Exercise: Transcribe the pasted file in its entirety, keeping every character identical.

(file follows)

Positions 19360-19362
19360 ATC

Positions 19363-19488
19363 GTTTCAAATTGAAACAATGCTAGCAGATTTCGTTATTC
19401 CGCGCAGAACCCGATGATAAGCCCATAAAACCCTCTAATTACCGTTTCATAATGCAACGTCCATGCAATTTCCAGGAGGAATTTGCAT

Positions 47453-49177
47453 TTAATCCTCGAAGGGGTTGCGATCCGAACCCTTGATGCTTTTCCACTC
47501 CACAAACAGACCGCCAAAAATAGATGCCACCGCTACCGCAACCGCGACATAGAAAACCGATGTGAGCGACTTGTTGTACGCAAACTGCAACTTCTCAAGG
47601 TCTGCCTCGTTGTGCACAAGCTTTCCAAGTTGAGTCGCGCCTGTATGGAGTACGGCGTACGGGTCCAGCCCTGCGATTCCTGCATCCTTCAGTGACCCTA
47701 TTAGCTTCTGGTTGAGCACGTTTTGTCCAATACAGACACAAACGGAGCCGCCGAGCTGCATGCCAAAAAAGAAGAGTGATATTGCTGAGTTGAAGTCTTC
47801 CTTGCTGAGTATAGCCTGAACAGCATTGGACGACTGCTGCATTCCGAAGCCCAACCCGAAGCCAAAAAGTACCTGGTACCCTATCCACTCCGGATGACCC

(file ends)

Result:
Positions 19360-19362
19360 ATC

Positions 19363-19488
19363 GTTTCAAATTGAAACAATGCTAGCAGATTTCGTTATTC
19401 CGCGCAGAACCCGATGATAAGCCCATAAAACCCTCTAATTACCGTTTCATAATGCAACGTCCATGCAATTTCCAGGAGGAATTTGCAT

Positions 47453-49177
47453 TTAATCCTCGAAGGGGTTGCGATCCGAACCCTTGATGCTTTTCCACTC
47501 CACAAACAGACCGCCAAAAATAGATGCCACCGCTACCGCAACCGCGACATAGAAAACCGATGTGAGCGACTTGTTGTACGCAAACTGCAACTTCTCAAGG
47601 TCTGCCTCGTTGTGCACAAGCTTTCCAAGTTGAGTCGCGCCTGTATGGAGTACGGCGTACGGGTCCAGCCCTGCGATTCCTGCATCCTTCAGTGACCCTA
47701 TTAGCTTCTGGTTGAGCACGTTTTGTCCAATACAGACACAAACGGAGCCGCCGAGCTGCATGCCAAAAAAGAAGAGTGATATTGCTGAGTTGAAGTCTTC
47801 CTTGCTGAGTATAGCCTGAACAGCATTGGACGACTGCTGCATTCCGAAGCCCAACCCGAAGCCAAAAAGTACCTGGTACCCTATCCACTCCGGATGACCC